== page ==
Starters, subs shine for U.S. women
SEATTLE -- In its first tuneup for the 2012 Summer Olympics, the U.S. women's basketball team looked golden, crushing China 100-62 in an exhibition at KeyArena on Saturday night.
Favorites to win their fifth straight gold medal in London two months from now, the Americans started slow but showed why they hold a 33-0 Olympic win streak dating back to the 1992 Games, when they won bronze.
Not only were their starters dominant Saturday night, but the team didn't skip a beat when coach Geno Auriemma looked to his bench less than five minutes in. He sat most of his star-studded starting lineup in the final quarter.
Tamika Catchings scored a team-high 19 points and had five steals despite playing just 14 minutes, 27 seconds, fewer minutes than any U.S. player but one. Maya Moore came off the bench -- a lot -- to score 15 points, while Sylvia Fowles added 12.
"It's just a blast," said Moore, one of just five players who don't own Olympic gold. "Once we get together a little bit more, get a feel for each other a little more, it's going to be even more fun."
Ma Zengyu led China with 20 points. The team shot just 42 percent overall with 22 turnovers. China, which finished fourth as host of the 2008 Beijing Games behind the United States, Australia and Russia, didn't play two of its best players, Miao Lijie and Chen Nan. Coach Sun Fengwu said he played a young lineup. "Some of the girls, they are shaking in panic at the big games," he said.
The Americans were impressive inside, outscoring China 60-20 in the paint and shooting 61 percent overall. This, on only a few hours of practice as a team -- one session Friday and another Saturday.
But all that glittered wasn't necessarily gold. The U.S. team committed 21 turnovers to just 16 assists.
"That's not good," said Auriemma, whose team -- selected by a five-member committee -- features six alums from his University of Connecticut Huskies. "You have an all-star team with the best players in America, so they all want to prove that they're unselfish. So instead of taking a wide-open shot, they throw a stupid pass. That's what most of the turnovers were tonight. As they settle in, they'll realize that it's OK to shoot the ball."
The U.S. women trailed only once, 2-0, in the game's opening minutes and led 52-33 at halftime. Up by 11 points, the Americans broke open the game with a 10-0 run after four steals in two minutes, including three by Catchings, that made it 50-29. As time wore down, the only suspense that remained was whether Team USA would hit 100. When it did, with Candace Parker's lay-in with 2.9 seconds left, the partisan crowd roared.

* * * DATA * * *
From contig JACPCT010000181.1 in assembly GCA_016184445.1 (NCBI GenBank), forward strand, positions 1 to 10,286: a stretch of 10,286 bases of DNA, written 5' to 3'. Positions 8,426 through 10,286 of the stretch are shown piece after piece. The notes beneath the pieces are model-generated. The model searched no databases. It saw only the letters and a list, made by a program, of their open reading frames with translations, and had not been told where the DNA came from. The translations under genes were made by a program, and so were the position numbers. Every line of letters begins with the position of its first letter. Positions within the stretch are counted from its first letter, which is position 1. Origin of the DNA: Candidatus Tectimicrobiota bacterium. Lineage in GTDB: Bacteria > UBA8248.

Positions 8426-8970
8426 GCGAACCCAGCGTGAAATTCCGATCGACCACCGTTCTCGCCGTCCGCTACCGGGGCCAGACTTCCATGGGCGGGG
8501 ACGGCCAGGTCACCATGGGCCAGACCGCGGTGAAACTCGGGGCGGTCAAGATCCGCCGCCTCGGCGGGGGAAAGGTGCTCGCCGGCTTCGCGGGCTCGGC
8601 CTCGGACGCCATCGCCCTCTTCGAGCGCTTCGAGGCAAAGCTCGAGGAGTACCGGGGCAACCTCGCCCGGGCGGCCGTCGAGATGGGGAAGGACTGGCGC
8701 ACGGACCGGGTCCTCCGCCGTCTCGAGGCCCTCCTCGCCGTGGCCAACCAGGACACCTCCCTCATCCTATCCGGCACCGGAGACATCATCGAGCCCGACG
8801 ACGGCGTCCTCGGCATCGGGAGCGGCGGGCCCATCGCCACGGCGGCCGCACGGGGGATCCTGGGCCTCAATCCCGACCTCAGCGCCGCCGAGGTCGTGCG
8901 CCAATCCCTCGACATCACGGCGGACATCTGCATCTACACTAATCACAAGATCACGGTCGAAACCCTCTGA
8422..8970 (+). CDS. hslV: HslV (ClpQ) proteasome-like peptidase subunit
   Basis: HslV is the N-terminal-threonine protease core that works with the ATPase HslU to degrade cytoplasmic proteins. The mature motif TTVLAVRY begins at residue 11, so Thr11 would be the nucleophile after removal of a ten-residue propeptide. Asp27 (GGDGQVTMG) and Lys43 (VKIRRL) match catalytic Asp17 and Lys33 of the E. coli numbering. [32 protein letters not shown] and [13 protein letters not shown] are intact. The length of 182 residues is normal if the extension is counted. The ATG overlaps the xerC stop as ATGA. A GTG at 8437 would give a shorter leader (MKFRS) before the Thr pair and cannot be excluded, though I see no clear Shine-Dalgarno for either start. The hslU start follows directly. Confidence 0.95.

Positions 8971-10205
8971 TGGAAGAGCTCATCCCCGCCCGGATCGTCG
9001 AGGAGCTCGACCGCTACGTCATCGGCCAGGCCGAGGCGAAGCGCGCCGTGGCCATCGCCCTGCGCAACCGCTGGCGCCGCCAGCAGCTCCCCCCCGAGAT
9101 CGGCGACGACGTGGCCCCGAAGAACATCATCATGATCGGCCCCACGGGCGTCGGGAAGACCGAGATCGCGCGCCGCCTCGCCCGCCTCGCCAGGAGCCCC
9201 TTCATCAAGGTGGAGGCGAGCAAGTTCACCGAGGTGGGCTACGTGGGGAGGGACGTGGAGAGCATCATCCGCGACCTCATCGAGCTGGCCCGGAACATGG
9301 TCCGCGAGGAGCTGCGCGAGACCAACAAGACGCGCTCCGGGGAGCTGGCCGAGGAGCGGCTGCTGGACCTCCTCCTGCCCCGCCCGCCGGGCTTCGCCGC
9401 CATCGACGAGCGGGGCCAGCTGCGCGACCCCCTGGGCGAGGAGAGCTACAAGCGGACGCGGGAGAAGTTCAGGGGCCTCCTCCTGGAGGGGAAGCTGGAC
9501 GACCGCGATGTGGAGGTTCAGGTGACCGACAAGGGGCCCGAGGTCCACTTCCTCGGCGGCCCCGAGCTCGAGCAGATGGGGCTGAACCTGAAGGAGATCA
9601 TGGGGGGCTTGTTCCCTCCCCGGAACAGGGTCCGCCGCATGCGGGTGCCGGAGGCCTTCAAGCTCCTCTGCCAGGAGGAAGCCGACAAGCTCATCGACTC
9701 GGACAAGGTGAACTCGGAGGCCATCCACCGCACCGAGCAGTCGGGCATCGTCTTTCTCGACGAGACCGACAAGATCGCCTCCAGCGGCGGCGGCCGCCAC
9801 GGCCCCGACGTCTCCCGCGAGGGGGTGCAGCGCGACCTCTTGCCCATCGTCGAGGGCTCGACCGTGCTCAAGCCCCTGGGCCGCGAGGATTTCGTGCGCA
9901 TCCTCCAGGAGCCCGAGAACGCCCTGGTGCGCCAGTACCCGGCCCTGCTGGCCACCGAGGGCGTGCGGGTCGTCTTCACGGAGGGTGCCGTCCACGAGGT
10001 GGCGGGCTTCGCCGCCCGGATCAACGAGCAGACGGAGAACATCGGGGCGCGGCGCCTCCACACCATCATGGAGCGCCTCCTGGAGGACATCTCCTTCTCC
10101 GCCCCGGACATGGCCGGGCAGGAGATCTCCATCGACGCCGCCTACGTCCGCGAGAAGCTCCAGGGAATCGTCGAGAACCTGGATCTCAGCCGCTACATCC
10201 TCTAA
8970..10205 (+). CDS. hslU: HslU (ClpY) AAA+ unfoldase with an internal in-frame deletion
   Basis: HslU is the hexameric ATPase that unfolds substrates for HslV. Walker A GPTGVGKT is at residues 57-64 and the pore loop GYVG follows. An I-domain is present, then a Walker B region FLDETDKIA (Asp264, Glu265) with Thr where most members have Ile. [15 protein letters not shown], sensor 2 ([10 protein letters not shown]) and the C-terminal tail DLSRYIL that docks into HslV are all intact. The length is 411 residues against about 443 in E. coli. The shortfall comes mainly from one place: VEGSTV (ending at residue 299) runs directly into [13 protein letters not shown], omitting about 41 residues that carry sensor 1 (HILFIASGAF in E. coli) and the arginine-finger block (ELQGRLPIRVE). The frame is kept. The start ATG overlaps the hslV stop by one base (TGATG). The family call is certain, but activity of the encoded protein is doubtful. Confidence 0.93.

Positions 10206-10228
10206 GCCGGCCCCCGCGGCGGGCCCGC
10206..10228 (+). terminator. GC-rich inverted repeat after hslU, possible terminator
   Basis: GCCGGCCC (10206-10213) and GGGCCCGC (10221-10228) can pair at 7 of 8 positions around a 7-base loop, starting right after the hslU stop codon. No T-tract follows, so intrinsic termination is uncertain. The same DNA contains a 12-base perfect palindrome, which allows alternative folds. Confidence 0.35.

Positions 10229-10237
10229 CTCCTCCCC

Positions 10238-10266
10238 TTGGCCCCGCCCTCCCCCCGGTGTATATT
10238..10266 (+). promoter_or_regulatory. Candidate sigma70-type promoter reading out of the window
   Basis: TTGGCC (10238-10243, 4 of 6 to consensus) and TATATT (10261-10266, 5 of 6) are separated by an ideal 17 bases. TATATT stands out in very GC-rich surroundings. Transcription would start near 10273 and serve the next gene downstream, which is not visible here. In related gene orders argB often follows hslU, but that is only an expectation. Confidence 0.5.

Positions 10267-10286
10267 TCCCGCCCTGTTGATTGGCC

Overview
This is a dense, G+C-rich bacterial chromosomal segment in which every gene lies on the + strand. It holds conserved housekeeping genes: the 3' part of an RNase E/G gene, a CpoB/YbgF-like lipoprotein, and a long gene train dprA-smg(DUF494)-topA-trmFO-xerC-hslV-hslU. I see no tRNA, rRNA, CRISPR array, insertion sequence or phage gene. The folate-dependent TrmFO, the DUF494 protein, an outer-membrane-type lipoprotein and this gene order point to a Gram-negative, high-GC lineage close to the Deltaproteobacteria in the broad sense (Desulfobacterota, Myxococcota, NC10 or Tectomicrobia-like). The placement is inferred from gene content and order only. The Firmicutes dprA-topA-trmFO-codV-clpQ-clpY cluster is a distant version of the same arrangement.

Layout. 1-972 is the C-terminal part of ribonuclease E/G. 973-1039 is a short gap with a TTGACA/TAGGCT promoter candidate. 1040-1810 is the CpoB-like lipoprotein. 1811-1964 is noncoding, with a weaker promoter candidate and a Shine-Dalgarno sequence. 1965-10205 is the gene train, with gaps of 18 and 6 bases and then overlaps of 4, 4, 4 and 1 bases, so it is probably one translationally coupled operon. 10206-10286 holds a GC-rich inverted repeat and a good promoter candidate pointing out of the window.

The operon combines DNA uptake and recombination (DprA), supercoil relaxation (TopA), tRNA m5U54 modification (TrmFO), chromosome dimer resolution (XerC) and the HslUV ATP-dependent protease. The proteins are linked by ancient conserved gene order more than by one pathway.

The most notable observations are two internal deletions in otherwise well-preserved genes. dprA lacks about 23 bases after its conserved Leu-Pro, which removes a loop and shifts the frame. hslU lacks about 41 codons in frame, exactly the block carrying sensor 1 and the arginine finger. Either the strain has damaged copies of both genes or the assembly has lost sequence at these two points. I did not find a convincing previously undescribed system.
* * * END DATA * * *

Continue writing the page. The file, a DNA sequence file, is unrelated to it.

Auriemma, head coach of the Olympic team for the first time after serving as an assistant, said the team needs to improve its defense.
"We gave up too many points in the first half," he said. "But we talked about this in the locker room -- not one player on this team was picked because they're a great defensive player. We have all these good offensive players that are going to moan when we make them play defense. Defense is going to be the last thing that we get right, but as the weeks go on, we're going to get it right."
Putting basketball in economic terms, Team USA is the 1 percent. The team returns seven Olympians from the 2008 Games in Beijing. How's this for starters on Saturday: Catchings, Fowles and Parker (the best frontcourt on the planet), plus Taurasi (nine points) and Sue Bird, two of just six players in history to win a college title, WNBA title and Olympic and world championship gold.
Plus, there's that Olympic pedigree, one so good it's taken for granted: The U.S. women's Olympic history is mind-boggling -- a 50-3 record in eight appearances, including six golds, one silver and one bronze.
"The beauty of this team is everyone can bring something different," Catchings said.
Then there's the bench, which combined for 48 points and starred Moore, Lindsay Whalen (11 points) and Swin Cash (10 points).
"I think back to 2004, I don't know that we were as deep," said Bird, who played with a mask to protect her nose, broken last March (and for the third time since 2004) in EuroLeague play. "This team and 2008 the talent is so deep. You can go out there and exert all your energy because you know that with the next person coming in, there's going to be no drop-off. This team is very deep, a lot of lineups, a variety of things you can throw at teams and it'll probably work because the talent is there."
Taurasi said the score hardly means Team USA -- which will face China in opening-round play in London -- is ready for a golden performance in the Games. But she's confident they'll get there with Auriemma at the helm.
"I think Coach has the perfect plan to utilize each one of us," she said.
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